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Global Human Capital Trends 2023

Deloitte have just released their 2023 Global Human Capital Trends report and it’s well worth a read. The TL:DR version is that work is becoming boundaryless and to navigate this we will shift away from employer/employee towards partnership models of work.

They identify three ‘New Fundamentals’ which basically redefine business-as-usual; they suggest first that we should ‘activate our curiosity’ and approach each decision as an opportunity to experiment, that we need to cocreate work relationships with new boundaries (which conflicts a little with the idea of the boundaryless world), and finally that social impact is more important than ever.

What does all this mean for young people trying to navigate a complex transition to the new boundaryless world?

One of the sections talks about the ‘end of jobs’ – where skills will replace traditional ‘jobs’ giving us both business agility and worker autonomy. Deloitte suggest that employers will hire more for skills than for tenure or previous work experience, because this allows them to secure the talent they need to complete projects, rather than just filling stock standard jobs.

My thoughts are that this report shines a light on the significant labour market changes that are emerging.

Young people who are preparing to enter this market will benefit if they can articulate and demonstrate their skills and strengths to employers who are more concerned about what you can do now than who you’ve worked for in the past. For this reason, it’s so exciting to see the work that’s being done around creating new ways to display a student’s achievements, such as the work being done by the New Metrics project at the University of Melbourne led by Sandra Milligan.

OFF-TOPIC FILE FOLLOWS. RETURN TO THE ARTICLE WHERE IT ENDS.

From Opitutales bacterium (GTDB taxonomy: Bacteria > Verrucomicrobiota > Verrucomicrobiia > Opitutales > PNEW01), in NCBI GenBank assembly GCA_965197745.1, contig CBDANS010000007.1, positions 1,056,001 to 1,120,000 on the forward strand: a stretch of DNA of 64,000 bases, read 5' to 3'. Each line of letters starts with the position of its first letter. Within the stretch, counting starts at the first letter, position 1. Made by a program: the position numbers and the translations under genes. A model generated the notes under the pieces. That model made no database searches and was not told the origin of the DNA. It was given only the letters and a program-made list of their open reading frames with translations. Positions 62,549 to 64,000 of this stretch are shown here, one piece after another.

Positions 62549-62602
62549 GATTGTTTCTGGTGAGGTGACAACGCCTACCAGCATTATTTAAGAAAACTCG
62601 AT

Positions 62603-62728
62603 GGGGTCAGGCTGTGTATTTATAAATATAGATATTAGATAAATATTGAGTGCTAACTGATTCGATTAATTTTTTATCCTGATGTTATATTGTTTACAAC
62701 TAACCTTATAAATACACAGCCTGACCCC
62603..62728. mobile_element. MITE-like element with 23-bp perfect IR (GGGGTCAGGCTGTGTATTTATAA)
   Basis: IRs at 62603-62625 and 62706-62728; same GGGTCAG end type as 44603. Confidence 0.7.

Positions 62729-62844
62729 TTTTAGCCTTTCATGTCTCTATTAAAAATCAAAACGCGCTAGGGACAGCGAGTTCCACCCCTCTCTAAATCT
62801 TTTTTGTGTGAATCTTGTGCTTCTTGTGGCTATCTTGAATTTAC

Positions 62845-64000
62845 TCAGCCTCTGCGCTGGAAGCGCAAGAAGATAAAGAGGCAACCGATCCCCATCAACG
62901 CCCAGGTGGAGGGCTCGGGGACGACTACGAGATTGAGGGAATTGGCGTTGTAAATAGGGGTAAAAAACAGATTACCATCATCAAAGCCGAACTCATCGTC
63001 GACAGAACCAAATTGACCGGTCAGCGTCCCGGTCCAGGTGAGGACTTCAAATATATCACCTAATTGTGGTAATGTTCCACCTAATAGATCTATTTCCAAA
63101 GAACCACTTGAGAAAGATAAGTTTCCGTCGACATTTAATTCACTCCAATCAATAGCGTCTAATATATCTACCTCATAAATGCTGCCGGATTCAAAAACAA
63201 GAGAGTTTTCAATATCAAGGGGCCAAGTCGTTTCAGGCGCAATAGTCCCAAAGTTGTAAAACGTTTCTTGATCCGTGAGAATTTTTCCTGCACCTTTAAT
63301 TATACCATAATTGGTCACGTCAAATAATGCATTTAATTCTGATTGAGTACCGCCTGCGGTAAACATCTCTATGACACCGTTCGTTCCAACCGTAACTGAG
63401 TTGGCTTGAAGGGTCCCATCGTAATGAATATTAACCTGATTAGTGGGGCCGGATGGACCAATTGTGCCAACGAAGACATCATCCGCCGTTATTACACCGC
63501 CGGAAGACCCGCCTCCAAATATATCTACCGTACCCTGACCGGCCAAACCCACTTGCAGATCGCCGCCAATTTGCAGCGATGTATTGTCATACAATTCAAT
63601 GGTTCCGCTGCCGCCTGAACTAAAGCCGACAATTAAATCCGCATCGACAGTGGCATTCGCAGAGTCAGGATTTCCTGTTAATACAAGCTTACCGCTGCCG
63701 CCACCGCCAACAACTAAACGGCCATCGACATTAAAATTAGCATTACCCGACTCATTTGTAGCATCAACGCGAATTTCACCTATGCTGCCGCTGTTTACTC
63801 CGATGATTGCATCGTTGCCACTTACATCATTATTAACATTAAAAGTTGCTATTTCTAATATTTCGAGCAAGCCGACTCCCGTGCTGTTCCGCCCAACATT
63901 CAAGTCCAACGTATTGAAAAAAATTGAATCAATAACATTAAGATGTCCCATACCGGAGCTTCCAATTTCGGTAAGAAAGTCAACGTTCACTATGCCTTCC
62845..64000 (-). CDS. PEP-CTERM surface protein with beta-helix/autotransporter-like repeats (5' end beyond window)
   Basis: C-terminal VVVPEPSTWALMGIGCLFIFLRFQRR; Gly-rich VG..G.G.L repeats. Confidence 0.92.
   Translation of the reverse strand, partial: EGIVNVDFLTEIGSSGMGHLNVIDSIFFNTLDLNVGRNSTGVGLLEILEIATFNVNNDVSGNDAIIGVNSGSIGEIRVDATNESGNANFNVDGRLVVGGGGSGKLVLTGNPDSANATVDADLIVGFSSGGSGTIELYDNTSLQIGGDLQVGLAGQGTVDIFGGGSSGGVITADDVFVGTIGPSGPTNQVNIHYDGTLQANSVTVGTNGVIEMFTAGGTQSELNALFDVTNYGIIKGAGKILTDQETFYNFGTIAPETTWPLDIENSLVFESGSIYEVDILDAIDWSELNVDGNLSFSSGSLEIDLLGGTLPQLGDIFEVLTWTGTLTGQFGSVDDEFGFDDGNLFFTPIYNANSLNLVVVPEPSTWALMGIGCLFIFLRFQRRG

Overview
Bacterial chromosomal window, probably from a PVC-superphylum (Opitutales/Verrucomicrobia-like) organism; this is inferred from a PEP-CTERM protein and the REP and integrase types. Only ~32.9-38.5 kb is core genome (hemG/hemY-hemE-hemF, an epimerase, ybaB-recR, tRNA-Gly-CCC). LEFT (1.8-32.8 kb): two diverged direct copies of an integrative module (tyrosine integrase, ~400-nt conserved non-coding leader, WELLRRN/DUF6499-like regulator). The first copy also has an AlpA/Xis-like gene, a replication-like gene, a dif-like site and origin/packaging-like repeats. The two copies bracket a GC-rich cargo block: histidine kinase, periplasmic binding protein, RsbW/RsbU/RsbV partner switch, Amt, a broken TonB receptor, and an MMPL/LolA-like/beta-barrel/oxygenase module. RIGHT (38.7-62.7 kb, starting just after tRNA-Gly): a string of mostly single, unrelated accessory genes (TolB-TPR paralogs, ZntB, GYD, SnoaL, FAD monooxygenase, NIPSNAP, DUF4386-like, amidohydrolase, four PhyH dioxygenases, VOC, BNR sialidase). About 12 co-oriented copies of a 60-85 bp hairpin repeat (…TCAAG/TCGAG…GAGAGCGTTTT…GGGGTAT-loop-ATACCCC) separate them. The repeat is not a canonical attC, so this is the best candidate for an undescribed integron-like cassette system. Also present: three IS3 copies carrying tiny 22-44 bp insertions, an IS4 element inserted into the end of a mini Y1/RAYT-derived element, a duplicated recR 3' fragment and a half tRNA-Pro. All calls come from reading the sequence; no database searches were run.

It’s also important that young people are supported to build the skills they need to exercise their agency as workers – which is where career management education programs come in. These are skills that help us identify our rights, understand our options, and actively manage our careers, so we avoid being pushed around the pinball machine, whizzing from one side to the other at the mercy of our employer.

There’s a lot to unpack in this report, if you’d like to start exploring you can find it here.


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Pondering Careers – Edition 40 – An argument for basic training

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